I was very interested to read of a new piece of recent research about the benefits of mental health counselling among young people.
The economic benefits of counselling children
The research by a group called Pro Bono Economics estimates that for every £1 spent on counselling of children a return to society of £6.20 might be expected by improving job prospects and by reducing crime. The study focused on primary age children. I work with people from age 11 upwards and certainly see evidence of the origins of poor mental health going back this far, and originating within the family unit. Evidence suggests 50% of mental health issues occur before 14 years of age and that 10% of young children might be affected by poor mental health .
The barriers to improving this situation will come as no surprise:
- Not enough money in the system to fund necessary mental health counselling of the young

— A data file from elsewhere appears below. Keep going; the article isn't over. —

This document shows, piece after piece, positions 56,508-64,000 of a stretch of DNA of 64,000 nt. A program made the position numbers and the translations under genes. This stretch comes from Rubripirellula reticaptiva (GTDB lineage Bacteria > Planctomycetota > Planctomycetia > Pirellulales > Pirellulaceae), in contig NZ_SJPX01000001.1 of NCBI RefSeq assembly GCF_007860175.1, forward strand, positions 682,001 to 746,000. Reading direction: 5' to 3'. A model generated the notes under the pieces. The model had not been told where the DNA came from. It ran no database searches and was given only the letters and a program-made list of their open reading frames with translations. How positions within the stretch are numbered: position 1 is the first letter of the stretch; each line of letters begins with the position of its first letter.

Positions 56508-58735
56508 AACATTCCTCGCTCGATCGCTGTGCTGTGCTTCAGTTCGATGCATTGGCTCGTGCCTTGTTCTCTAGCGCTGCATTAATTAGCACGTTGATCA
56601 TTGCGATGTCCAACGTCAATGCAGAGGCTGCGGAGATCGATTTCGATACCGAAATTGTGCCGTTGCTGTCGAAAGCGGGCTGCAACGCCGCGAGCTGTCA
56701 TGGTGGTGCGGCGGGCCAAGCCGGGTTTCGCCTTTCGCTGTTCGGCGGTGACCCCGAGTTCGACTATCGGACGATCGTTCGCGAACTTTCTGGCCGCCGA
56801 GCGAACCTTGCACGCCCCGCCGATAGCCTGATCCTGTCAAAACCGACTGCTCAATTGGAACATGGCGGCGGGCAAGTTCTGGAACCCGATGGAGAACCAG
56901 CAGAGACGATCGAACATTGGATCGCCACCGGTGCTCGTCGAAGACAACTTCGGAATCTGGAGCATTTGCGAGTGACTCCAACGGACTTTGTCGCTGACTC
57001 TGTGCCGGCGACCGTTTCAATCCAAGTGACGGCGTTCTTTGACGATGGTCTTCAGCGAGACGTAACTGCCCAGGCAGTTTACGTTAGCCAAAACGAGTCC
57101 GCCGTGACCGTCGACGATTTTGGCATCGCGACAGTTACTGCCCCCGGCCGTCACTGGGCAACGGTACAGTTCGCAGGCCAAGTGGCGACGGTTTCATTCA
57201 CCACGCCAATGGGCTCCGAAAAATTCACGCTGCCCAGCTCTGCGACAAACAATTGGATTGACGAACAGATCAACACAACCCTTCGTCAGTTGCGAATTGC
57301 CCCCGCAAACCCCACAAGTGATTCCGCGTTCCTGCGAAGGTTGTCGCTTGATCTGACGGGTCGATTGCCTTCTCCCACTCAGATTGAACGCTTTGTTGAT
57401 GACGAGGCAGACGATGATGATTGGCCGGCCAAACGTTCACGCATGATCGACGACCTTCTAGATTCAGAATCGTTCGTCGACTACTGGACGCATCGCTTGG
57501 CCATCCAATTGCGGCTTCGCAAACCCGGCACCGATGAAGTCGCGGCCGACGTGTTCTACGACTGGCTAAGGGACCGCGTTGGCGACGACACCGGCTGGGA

- The education is focused on exam success over the mental health welfare of students
I am passionate about mental health counselling for young people. There are two reasons for this:
- The origins of mental health issues are not the fault of the young person
- I know counselling works and that by working with young people there is a high likelihood that I can make a real difference to their future life prospects.
Young people are inspiring and I have been privileged to work with many over the years with my work including:
- Over 28 years’ experience of youth and community work in the voluntary sector, including being a Girl Guide Leader.
- I have worked in a youth wing at a secondary school in South London
- I have conducted ‘detached youth work’ in Basingstoke where I have been employed by both Hampshire County Council and The Children’s Society respectively.
Issues of bullying, identity and confidence affect young people’s mental health. I help them to understand what’s really going on, and suggest strategies for finding an exit from negative situations and perceptions.
I welcome this report and it makes me want to re-double my efforts to help young people become the best they can become in adulthood.
The original article about this story can be viewed here on the BBC website.
Click for more details about my work with young people.